The turbulence is plainly visible on the left side but the more gentle expansion on the right side can tolerate much higher flows before any type of turbulence starts.
SS4927 mentions "venturi" type ports.
A 22.5 degree angled flare approximates a De Lavel Nozzle which is used as an impedance matching device between a high pressure, high velocity rocket engine combustion chamber and the atmosphere.
Another popular impedance matching device in audio is called a horn as it couples the high velocity particle motion at the transducer to the quiescent atmosphere.
Well, I hope this helps,

Dave
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File Type: jpg Flare.jpg (96.4 KB, 91 views)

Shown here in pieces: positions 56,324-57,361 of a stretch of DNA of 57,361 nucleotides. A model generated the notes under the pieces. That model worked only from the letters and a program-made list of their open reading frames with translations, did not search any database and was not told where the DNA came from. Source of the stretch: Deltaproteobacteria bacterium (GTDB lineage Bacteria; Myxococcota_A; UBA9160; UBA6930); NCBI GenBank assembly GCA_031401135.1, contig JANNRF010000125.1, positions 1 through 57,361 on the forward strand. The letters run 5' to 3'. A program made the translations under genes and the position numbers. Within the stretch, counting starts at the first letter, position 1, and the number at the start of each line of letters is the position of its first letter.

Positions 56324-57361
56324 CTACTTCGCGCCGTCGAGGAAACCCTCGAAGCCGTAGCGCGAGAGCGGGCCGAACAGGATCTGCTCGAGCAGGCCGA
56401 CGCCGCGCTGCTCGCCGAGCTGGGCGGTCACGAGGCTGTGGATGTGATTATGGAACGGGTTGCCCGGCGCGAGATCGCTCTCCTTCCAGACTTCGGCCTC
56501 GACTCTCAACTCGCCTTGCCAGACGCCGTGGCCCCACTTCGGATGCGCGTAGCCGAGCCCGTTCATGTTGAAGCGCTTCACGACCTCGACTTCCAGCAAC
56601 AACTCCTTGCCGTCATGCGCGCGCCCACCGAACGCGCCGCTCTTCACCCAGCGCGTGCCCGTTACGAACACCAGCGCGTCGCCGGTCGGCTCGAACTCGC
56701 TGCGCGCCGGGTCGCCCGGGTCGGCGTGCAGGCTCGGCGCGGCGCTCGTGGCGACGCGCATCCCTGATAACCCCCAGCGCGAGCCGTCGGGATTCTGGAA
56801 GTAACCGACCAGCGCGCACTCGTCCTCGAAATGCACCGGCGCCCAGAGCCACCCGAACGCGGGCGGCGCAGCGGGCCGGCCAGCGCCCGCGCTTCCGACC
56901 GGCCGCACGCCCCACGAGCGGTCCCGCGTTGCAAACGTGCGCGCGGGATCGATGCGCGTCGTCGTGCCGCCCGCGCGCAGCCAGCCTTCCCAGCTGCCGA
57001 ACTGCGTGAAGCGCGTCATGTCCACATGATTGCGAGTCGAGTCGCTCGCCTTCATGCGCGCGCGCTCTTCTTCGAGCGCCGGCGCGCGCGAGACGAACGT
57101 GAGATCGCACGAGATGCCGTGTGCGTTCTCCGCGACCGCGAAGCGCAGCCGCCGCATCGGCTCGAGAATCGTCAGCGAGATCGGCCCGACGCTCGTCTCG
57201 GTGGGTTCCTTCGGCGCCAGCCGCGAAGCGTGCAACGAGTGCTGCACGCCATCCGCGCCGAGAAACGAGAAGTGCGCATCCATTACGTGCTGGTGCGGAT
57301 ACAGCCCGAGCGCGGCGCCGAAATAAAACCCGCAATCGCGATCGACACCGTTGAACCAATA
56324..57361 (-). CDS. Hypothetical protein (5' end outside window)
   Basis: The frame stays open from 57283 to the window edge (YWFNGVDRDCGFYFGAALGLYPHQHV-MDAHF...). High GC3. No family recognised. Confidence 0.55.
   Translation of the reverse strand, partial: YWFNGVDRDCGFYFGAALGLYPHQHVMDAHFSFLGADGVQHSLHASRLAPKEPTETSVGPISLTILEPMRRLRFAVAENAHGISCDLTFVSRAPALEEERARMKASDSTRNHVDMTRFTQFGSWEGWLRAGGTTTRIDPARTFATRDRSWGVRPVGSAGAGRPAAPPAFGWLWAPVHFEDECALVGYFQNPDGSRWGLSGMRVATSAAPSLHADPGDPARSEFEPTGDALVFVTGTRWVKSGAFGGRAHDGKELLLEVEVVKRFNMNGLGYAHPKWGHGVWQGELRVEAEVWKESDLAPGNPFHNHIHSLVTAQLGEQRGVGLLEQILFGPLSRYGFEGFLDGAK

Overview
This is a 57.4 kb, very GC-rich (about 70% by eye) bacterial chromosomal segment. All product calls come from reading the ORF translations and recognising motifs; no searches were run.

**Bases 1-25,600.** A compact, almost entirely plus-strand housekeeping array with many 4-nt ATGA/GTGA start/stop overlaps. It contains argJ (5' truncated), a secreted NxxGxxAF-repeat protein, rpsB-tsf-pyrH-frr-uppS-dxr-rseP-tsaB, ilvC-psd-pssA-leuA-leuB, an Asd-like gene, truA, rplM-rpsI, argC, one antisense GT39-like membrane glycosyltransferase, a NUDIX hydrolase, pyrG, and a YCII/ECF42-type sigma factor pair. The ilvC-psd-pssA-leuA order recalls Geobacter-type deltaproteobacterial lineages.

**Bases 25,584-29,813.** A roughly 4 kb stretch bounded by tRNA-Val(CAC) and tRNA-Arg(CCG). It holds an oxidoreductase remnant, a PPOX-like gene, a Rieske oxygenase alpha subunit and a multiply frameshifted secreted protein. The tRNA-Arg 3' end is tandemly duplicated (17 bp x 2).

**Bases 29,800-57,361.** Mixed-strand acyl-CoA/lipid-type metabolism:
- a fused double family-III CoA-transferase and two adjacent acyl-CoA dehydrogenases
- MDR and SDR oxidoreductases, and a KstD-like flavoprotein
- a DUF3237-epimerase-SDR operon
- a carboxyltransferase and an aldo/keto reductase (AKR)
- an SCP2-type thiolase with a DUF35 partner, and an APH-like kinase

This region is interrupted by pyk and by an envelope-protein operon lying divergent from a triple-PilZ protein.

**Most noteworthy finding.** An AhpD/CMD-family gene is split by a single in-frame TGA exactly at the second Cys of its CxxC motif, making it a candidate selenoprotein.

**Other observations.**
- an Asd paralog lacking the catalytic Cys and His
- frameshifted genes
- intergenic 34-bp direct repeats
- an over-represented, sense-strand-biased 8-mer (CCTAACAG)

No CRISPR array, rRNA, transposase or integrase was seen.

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Old 18th January 2014, 05:26 AM   #38
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Thanks for the explanation Dave, I got it. Venturi stacks are more effective as intakes, exhaust is irrelevant in the application I had in mind. I didn't consider how air would react upon exiting.
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Old 18th January 2014, 07:21 AM   #39
freddi is offline freddi  United States
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Thanks inductor. Do you think the 9.5/20cm vent can handle SI HT15 well with the ~49l 40Hz tuned front chamber? (I'm not sure if I can even build it as have a lot of pain.)
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Old 18th January 2014, 07:47 AM   #40
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freddi,
That's data given by Petoin Dominique (FR) software. It can model (as others) any type of port(s). Doesn't WinISD have some simulations on excursion and thermal? For sometime, not using it.
(Why do you have pain?)